The Ultimate Guide to Google Ads

The Ultimate Guide to Google Ads.jpg

I’ve never quite understood why some entrepreneurs choose to invest in anything else except their very own business. It’s as though the minute they have a taste of success, they choose to see what other glorious investments they can pursue, but…

There’s nothing smarter than Google Ads. It’s easy enough, optimizes your business needs and goals, and it leaves the money where it belongs: in your business ventures, not someone else’s.

You can easily double your profit, if not more. Some have earned over 10x as much as what they invested. But you have to put in some hours of effort to learn the ins and outs, or better still, hire a consultant who already knows how it works.

Still, it’s far easier than any other external side project that would require more effort, and frankly, more risk. If you know the costs and margins of your offerings, you can really boost your ROI.

So, let’s learn more about Google Ads, figure out how it works, and see if it’s a right fit for your business, shall we?


Google Ads Overview

Think of Ads and SEO in the same vein, yet different. With SEO, you build traffic, you direct people to your content, and it scales everything…

But it takes more time.

And Ads does all of that, but immediately. Then again, it should be no surprise, after all, one of them is organic, the other is paid.

In under an hour, you can have yourself a new system setup, and begin generating sales.

Also, you don’t need to pay whenever there are no results. That means unless someone’s clicking, or buying, you’re not paying.

But chances are you will be paying, because that’s the point. You want people to convert, that’s the objective. And Ads is designed with intent. When people search for something specific, they’re looking to buy something.

That means if you set everything up correctly, you’ll be right where you need to be in terms of results. That’s essentially the name of the game: paying your way to the top of a search results page, based entirely on relevant keywords.

And that levels the playing field. Suddenly, it doesn’t matter that your little French bistro is a small time “hole in the wall.” You can outrank your big competitors like Au Bon Pain and La Madeleine, despite their popularity.

To make things easier on businesses, Ads also tells you what the lucrative keywords are, so you’re not having to pay and set things up on a hunch or guess.


Words to Live By

But before you jump straight into it, there are some critical rules to follow:

  1. Start with either $25, $50, or $75. Nothing more and nothing less.

  2. Although Google Ads is straightforward, it’s not easy, so don’t get sucked into all the customization it offers. Do as little as possible to just kick things off.

  3. And whatever you do… be patient. Although it’s faster than SEO, and by comparison does work immediately, it still takes some time. Don’t quit before you see any progress.


Behind the Scenes

Getting more detailed about Ads here, think of Google as a counter. It counts the number of clicks you get, and charges for them, but it also counts impressions, which is basically the number of times your ad’s been seen.

Taking those two numbers, if you divide your clicks by impressions, you get your Click-Through-Rate, or CTR. It’s essentially an easy way to see how effective your ad actually is. You want that percentage to be decently high, with most people who see the ad clicking it, rather than glazing over it.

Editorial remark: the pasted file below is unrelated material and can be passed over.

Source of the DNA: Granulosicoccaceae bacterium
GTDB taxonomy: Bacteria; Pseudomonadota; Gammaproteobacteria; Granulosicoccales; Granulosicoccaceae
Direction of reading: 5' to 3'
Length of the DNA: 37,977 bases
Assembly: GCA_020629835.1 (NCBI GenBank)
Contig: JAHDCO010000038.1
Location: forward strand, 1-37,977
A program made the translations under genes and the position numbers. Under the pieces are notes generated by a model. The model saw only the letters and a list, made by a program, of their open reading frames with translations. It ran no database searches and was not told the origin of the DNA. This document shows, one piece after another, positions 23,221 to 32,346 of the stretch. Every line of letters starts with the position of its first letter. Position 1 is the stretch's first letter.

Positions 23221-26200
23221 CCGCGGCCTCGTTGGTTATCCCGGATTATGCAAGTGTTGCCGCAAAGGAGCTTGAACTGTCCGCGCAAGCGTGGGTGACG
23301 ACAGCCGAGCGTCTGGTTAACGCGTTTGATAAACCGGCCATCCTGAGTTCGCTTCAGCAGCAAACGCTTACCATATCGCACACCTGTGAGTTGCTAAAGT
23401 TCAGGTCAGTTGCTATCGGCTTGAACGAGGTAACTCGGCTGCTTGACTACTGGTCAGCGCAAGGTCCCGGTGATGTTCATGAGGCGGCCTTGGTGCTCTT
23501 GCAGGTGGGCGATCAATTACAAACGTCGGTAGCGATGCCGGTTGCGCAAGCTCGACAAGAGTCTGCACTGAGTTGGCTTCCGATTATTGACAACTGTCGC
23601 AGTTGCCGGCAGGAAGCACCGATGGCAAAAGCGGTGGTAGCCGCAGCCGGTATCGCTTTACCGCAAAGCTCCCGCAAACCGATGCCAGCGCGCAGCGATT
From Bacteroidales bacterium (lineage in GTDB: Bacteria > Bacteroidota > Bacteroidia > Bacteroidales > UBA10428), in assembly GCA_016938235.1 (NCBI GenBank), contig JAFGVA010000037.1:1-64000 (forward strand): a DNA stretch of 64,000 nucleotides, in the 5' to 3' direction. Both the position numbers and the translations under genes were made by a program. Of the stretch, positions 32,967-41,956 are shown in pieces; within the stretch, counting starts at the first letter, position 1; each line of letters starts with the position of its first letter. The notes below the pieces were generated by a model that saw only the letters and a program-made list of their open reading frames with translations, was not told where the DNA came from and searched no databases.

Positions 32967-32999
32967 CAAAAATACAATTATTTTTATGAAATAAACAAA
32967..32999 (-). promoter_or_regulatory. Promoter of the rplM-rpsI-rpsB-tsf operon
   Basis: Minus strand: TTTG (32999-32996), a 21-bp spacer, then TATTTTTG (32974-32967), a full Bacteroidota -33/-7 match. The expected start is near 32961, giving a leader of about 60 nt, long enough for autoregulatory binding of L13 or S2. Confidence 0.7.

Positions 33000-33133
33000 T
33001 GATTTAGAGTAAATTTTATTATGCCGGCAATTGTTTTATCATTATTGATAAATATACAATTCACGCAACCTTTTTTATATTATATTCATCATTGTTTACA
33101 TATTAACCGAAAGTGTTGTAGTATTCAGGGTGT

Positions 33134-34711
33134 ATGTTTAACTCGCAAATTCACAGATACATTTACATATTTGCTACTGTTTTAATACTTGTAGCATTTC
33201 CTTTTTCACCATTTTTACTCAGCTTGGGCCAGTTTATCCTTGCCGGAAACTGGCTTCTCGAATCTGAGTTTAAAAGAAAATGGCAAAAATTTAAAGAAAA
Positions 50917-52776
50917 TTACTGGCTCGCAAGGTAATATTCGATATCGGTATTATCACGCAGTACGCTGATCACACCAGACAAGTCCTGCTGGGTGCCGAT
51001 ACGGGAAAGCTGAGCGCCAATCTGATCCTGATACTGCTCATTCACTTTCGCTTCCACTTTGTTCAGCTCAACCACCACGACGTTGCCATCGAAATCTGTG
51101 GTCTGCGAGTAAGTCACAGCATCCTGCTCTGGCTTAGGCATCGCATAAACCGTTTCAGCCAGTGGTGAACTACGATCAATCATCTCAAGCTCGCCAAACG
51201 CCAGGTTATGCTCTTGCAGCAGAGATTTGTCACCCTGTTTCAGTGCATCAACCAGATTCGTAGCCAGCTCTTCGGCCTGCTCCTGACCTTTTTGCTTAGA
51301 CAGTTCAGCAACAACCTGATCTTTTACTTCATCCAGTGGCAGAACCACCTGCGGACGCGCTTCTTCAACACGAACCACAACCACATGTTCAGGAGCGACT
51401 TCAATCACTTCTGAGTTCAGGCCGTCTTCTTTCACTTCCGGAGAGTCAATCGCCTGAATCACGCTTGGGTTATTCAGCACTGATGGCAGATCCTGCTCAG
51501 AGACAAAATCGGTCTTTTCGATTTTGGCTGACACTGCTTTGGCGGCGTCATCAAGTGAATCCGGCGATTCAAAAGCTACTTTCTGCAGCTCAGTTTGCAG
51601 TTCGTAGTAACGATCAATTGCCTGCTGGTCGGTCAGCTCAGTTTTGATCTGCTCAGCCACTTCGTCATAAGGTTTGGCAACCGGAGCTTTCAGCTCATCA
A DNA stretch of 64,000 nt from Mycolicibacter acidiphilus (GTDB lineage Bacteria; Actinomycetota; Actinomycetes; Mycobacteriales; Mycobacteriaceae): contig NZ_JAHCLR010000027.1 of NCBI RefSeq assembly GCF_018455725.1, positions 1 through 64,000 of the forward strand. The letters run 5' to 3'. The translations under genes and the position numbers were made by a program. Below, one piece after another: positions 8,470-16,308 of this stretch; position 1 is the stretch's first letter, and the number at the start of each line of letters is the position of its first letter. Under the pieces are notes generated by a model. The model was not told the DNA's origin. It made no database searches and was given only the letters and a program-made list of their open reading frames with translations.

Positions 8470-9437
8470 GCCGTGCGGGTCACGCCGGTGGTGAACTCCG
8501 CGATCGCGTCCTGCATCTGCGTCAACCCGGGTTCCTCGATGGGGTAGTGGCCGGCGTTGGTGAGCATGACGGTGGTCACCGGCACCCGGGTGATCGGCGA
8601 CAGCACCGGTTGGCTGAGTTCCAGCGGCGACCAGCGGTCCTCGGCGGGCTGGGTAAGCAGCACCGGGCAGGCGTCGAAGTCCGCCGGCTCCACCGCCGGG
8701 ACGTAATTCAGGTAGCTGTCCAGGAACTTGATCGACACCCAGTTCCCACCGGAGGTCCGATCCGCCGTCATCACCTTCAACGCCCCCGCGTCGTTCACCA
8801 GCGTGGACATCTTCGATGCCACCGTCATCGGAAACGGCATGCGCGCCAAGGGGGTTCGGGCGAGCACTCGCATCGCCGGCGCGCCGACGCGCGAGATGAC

Of course, that’s just more helpful data. Even if the CTR isn’t very good, that just means you need to go back and revise your ad to make it more appealing. It keeps you from guessing about its effectiveness.

But apart from being a counter, Google’s also a bit of an auctioneer. When you’re setting things up, you’re selecting your overall budget (total amount you’re going to spend―please don’t make it more than $75) and a bid (how much you’re willing to pay per click). If your max bid is, say $1, Google will only show your ad to people if others aren’t bidding a higher amount.

But it’s still relative. For instance, going back to the bistro reference, if your competitor is using the same keywords and is bidding $3.50 per click, but you’re only bidding $2, their ad will take prevalence, because it means more revenue for Google.

Before you lose heart, if you’re bidding less, it means Google won’t spend your max bid. They know you don’t have the most capital to work with anyway, so they will simply optimize impressions and clicks, which means you’ll spend less than $2 per click.


The Quality Score

Google Ads

Now that you realize Google Ads functions a bit like an auction house, it’s important to note that you can’t exactly bid on just any keyword.

Enter the Quality Score.

Before anything, this is a pretty intricate section, so pay extra attention. We’re outlining it in detail for the sake of clarity:

  • Keywords are graded by a Quality Score, regardless of whether or not they’re even in the same Ad Group.

  • These scores help determine how relevant these words are to someone’s search.

    • By that logic, if you’re searching for “bike rentals”, the keywords “bike rentals Los Angeles” will have a higher relevance score than “motorcycle rentals,” or even “bike sales.”

    • By that same logic, if you have several keywords that are all strikingly relevant, Google will rank them all on popularity.

  • Remember CTR, and how the higher it is, the better the overall ad performance? Well, Google looks at older CTRs and determines how well your current as should match somebody’s search. In other words, if you were successful before, Google assumes you’re more likely to be successful again, as supposed to someone with a much lower CTR rate.